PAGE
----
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The Story of God and the Equality of the Sexes

Hey, Winn here. Welcome to episode 2 of AskDrWinn.

In today’s show, we are working on a question that goes something like this:

Biblical EqualityDoes Scripture suggest equality between Male and Female?


In order to give a reasonable answer to that question, one must have a rough idea of the whole story of God.

Biblical EqualityGod is the master storyteller. He has delivered a time-honored story first in an oral presentation, then later in a written presentation. He is responsible for all the ingredients of what goes on in his story.

What are those ingredients, you may ask? Good question! A story could simply be defined as a presentation of a question with the expectation of an answer. A story has a protagonist/hero, one who has an intention and overcomes conflict to secure a resolution. This perfectly describes the Story of Scripture.

Tom Wright, in one of his earlier books, has suggested that the Bible can be best understood as a story which has several acts; for him it is a five-act-play. This story moves from Creation to New Creation through the maze of independence, i.e., conflict toward the goal of humankind restored completely to their interdependent status. I have expanded that idea to a six-act play: Creation, Chaos, Covenant, Christ, Church, and Consummation in my book: God’s EPIC Adventure: The Reader Version. I present a full and detailed storyline of Genesis to Revelation in God’s EPIC Adventure. You can find a link to it in the show notes as AskDrwinn.com/2

Humankind started out on an equal footing. The story of the first couple demonstrates that together they made a decision that resulted in an unequal status. As the story continues, we find in the fourth act, which is the story of Jesus, this fatal decision was reversed once and for all.

So, in this show, I present a presentation that was delivered live to suggest that there is only full equality of male and female in all spheres of life and especially in the life of ChurchWorld, (again ChurchWorld is my word for the institutional church).

The material below does not appear in the live presentation.

In the first act, recorded in the first chapter of Genesis, God creates the universe. The backstory of this Act is that of the Covenant, whose story is recorded in the third act, starting the first stipulation of that covenant, i.e., you can’t have any other God but me. In the second act we have the story of Creation told again with a focus toward humankind being created to be interdependent with God, but as the scenes move forward, humankind decides that independence from God would be better than independence with God and Chaos occurs. So, they break the only stipulation in the Garden and eat of the tree that was forbidden.

Within the first and second act, we have the setup of the story. God created humans to be interconnected with him, and the conflict, humans decided to be disconnected from God. The remaining Acts are told so that the reader can see how the main hero of the Story, who is God, intends to overcome the conflict and bring about a resolution to it.God created humans to be interconnected with him,…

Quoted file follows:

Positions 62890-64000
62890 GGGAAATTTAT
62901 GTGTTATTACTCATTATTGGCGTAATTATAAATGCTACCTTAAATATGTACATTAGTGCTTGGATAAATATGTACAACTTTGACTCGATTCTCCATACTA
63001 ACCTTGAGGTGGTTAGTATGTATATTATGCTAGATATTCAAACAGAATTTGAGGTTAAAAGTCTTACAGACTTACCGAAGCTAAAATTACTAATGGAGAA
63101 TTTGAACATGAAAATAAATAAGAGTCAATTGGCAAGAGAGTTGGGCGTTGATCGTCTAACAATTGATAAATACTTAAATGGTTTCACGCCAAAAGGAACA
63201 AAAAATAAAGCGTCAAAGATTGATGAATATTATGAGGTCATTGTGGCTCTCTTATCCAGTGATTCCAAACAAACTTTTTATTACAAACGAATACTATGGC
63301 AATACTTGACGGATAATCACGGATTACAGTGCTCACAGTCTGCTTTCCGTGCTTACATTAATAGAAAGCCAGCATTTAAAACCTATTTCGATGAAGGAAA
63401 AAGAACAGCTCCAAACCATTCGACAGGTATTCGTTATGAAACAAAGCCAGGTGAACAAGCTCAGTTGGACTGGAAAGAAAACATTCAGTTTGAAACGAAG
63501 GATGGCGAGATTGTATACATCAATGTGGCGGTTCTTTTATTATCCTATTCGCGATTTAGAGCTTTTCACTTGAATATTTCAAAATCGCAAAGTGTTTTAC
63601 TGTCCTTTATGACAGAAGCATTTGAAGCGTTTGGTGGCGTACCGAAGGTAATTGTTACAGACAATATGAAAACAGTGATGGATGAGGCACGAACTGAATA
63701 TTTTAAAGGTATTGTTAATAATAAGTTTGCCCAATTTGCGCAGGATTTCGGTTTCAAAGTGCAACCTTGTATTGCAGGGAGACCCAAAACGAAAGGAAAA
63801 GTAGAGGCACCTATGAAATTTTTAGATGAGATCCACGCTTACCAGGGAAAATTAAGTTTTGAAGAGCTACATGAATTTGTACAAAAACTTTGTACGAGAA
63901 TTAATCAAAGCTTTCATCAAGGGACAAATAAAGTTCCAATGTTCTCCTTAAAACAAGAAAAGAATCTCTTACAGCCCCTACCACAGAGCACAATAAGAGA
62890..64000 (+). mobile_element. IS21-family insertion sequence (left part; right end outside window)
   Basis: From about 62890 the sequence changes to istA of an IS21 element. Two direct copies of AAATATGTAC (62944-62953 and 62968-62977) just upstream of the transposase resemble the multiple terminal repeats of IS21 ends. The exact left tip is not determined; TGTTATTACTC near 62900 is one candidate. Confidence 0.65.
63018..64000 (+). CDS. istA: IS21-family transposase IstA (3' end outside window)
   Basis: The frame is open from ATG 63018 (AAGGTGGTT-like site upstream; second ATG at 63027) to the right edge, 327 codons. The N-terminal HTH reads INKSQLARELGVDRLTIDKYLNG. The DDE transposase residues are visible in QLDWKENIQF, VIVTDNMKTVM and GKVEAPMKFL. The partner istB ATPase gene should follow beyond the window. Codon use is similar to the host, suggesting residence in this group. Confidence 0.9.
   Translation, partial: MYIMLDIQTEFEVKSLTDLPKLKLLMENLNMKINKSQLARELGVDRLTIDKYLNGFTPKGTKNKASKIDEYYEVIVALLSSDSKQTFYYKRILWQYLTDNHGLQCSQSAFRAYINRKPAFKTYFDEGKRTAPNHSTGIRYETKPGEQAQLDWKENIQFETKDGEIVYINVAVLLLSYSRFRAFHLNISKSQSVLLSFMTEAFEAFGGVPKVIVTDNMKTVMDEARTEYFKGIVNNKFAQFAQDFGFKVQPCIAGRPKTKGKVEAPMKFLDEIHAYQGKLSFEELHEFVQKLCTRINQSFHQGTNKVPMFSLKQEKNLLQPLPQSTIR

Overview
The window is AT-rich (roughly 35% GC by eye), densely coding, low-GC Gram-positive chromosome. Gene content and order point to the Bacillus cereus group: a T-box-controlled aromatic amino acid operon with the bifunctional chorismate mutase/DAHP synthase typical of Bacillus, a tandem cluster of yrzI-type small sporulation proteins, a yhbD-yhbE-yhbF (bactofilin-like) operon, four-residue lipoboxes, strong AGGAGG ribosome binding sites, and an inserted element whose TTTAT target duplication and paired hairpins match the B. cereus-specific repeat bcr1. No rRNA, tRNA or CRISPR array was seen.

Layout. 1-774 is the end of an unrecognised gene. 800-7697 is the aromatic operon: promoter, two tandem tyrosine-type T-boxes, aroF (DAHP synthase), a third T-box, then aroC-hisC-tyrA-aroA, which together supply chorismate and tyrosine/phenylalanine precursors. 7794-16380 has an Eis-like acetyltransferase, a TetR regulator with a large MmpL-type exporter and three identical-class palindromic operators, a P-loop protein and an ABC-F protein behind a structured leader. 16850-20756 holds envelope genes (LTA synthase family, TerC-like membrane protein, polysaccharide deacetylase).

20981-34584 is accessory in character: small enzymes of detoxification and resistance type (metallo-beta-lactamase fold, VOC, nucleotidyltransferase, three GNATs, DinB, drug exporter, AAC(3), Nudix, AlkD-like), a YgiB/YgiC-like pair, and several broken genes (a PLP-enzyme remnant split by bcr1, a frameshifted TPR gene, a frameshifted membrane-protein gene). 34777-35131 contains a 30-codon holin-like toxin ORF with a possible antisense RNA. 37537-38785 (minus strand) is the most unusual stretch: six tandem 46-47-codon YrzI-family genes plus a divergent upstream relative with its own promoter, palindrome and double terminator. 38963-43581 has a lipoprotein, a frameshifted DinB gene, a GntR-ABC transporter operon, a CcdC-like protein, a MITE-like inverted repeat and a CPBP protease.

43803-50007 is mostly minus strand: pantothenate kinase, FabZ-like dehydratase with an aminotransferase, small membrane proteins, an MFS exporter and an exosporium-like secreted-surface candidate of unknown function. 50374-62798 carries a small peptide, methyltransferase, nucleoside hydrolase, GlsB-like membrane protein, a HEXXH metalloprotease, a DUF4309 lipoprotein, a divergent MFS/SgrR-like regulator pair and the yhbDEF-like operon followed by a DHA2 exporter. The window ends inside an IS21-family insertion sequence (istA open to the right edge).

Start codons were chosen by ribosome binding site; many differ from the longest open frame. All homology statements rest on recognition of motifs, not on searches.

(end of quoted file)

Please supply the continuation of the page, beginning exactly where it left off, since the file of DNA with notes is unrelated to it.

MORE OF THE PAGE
Here are some things to keep in mind. First, from the beginning, there was the kingdom of God and the church. God created a world over which he could have reign. The first human couple formed the first version of the church. There are several upgrades to this version of the church throughout the story. Second, the two humans who were created were created equally, one being second in sequence to be a helper equal to the first one. There was no hierarchy of male over female. Third, the couple together broke the only stipulation in the Garden. Fourth, the curses that were given out for disobedience were only given to the serpent, not the two humans.

One of the interpretations coming out of this story that has long influenced the concept of mutuality of female and male is the interaction where God tells the woman that the man will rule over her. There is a similar saying in close context to this saying that sheds light on how to understand what the storyteller meant. We are told that the sun would rule over the moon. So, to comprehend what this means, we must ask the question, what did that rule look like? It is fair to say that the sun does not, even to this day rule over the moon in the way in which we have become accustomed to understanding authority and submission in our culture.

As we progress into the third act, which tells the story of God’s rule in terms of the Mosaic covenant and Israel as the next version of the church, there are times where we see the substories which demonstrate that the place of a woman, even in a culture which is male oriented, shines out as a light of the equality of female and male in the storyline. Women from Sarah to Esther demonstrate that there is another story at play inside the overall storyline.

In the fourth act, we see Jesus bringing about an updated version of the Kingdom which has come to be referred to as the inauguration of the Kingdom and the move toward a new version of the church in his choice of the twelve as the leadership of Israel who rejected Jesus early in the storyline of the Gospel of Mark. We could call that progression or trajectory. The apex of the Story in Scripture is also the climax of the Story. The conflict which began in the Garden is now solved with the event of Jesus who moved into the neighborhood showing the church how to live a kingdom life as truly new humans, now, but not yet. What occurred in the Garden is now undone in Jesus.

The fifth act continues to show us how the church of the first century struggled with learning how to be the true humanity for the sake of others. The culture in which they lived provided one story of how to live while Jesus had provided another story. Paul, the earliest writer of “help” letters written to churches, wrote about this new humanity idea in the first book of the New Testament era to be written, the book of Galatians, to demonstrate to the folks in Galatia who were Judaizing themselves. He told them that the distinctions that the old humanity had held sway over them had been broken in Jesus and there was neither Jew nor Greek, slave nor free, male nor female. In the ministry of Jesus to bring about the beginning of a new creation, these distinctions had been broken and cast aside.